NZ "taking the lead" on conduct and culture issues – CEO

by Ksenia Stepanova21 Jan 2020

The financial services sector has changed and evolved a lot over the past eight years, and an organisation that recognises the best in the industry year-on-year is in a great place to see exactly how that has happened.

ANZIIF CEO Prue Willsford goes through each submission for the annual ANZIIF awards every year, and she says that although it is a tough job, it gives a fascinating glimpse into the changing priorities of the industry, and how it is meeting the needs of its customers in new and innovative ways.

“It’s hard work to go through and mark all the excellent entries diligently, but on the flipside, you get to see the evolution of the industry and what’s really important,” Willsford said.

“Over the years, I’ve noticed a genuine increased focus on the customer and all of the things that flow back from that – service models, investment in technology, improved products and value chains and delivering real value to customers. There are a lot of things happening and it’s very exciting, and New Zealand has always been quite an innovative market.”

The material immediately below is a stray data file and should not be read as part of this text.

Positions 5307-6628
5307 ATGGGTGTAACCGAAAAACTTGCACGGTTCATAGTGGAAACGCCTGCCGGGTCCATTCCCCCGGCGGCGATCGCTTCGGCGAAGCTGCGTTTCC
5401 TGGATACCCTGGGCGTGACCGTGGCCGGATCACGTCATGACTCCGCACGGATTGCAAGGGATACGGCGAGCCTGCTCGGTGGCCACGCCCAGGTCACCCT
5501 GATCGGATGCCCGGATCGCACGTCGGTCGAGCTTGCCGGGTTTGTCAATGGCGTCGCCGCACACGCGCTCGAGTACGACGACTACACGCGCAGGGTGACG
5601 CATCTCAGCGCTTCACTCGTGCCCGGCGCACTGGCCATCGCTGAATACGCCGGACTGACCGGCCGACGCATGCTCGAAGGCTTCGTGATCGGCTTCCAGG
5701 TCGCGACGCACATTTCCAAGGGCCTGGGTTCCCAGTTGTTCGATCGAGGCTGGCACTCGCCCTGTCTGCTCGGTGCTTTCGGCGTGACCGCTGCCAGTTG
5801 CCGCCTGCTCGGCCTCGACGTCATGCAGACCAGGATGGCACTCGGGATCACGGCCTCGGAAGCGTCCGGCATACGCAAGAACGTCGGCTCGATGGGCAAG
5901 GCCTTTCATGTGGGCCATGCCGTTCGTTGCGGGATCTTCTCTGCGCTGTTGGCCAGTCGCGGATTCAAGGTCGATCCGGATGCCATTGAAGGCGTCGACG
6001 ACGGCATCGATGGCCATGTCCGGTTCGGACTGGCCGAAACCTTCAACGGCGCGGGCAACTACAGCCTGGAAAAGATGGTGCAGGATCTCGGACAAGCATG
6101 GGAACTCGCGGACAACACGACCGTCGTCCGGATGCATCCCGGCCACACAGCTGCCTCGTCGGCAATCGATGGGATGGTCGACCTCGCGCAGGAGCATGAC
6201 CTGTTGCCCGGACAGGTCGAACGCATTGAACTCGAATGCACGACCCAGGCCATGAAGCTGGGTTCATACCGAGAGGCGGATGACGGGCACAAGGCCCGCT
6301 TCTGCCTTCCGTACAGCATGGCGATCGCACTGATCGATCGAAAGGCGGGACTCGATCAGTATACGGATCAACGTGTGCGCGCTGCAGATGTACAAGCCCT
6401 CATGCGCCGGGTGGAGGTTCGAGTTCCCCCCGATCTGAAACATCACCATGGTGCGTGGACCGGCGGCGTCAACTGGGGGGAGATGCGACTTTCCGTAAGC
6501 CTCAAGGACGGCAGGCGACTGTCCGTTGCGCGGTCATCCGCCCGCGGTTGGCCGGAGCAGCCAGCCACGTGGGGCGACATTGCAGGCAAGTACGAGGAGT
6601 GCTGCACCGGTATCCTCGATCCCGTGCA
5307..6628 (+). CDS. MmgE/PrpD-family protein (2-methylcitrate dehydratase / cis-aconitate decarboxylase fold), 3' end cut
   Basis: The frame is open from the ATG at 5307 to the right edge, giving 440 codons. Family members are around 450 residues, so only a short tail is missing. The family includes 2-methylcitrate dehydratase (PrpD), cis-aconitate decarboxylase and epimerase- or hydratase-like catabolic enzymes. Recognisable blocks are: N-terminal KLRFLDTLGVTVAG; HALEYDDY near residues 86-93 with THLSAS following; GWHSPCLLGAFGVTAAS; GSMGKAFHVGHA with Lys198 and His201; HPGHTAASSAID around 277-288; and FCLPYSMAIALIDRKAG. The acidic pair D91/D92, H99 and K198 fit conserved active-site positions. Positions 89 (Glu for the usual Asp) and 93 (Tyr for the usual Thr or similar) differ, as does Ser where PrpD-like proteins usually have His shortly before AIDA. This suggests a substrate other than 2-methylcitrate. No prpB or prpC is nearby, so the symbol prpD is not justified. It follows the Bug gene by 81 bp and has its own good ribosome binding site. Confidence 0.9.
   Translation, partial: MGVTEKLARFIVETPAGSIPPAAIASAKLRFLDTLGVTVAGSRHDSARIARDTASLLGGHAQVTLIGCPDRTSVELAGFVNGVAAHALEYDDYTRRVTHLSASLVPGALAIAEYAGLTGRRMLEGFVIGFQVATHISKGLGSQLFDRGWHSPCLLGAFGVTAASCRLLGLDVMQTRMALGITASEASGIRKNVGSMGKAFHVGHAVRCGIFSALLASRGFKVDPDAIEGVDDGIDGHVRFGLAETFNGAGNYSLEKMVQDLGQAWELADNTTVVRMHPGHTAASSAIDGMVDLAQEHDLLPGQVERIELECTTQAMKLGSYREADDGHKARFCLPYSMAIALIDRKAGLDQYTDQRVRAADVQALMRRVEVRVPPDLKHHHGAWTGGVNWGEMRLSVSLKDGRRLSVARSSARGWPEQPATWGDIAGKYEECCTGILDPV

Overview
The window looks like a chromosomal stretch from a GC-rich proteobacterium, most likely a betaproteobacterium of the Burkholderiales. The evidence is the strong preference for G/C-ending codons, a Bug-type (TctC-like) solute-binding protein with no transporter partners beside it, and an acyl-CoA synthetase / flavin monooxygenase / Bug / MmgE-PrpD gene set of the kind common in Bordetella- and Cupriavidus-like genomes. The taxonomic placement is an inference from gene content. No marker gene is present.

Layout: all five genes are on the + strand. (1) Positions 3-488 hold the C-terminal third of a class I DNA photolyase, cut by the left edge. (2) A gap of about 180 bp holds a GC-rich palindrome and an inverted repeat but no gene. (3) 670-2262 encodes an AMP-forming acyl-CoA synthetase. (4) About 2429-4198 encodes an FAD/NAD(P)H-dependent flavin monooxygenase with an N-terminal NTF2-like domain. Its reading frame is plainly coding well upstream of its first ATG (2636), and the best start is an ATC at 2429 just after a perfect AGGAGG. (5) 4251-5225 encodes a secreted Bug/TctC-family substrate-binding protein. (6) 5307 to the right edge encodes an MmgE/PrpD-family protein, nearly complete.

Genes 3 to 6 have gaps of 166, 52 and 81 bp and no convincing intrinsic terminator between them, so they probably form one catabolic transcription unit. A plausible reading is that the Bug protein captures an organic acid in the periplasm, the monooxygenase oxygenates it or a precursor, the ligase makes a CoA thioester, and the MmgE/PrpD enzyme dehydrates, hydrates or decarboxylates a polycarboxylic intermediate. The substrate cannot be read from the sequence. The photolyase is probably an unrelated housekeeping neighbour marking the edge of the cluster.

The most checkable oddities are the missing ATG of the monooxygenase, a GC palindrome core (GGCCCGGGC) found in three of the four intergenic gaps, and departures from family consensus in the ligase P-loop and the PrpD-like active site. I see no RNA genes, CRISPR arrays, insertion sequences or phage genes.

“We’re like every service industry,” Willsford explained. “If you don’t deliver genuine value to your customers in the way they expect, you will not have a sustainable business. We’re definitely seeing changes in the broker market in response to that.”

Willsford says that when it comes to issues of conduct and culture, New Zealand has been taking the lead on tackling these in an effective way. She says the ‘principles-based’ approach and the guidelines produced by various organisations have been invaluable in shaping what good customer service looks like, and that has resonated not only across New Zealand, but also globally.

“The lead that New Zealand is taking on culture and conduct is an excellent, principles based approach to those kinds of issues,” Willsford said.

“Certainly as ANZIIF moves around the region, the conversations we’re having are resonating very, very strongly across the world as well, and particularly South East Asia.

“There is increasingly a genuine focus on how to raise that bar, what ‘good’ looks like and whether customers know what they should be able to consistently expect from insurance. There are links there to the ICNZ Fair Code, the FSC’s Life Insurance Code. Being able to baseline customer expectations in that way is really a great opportunity to move forward.”

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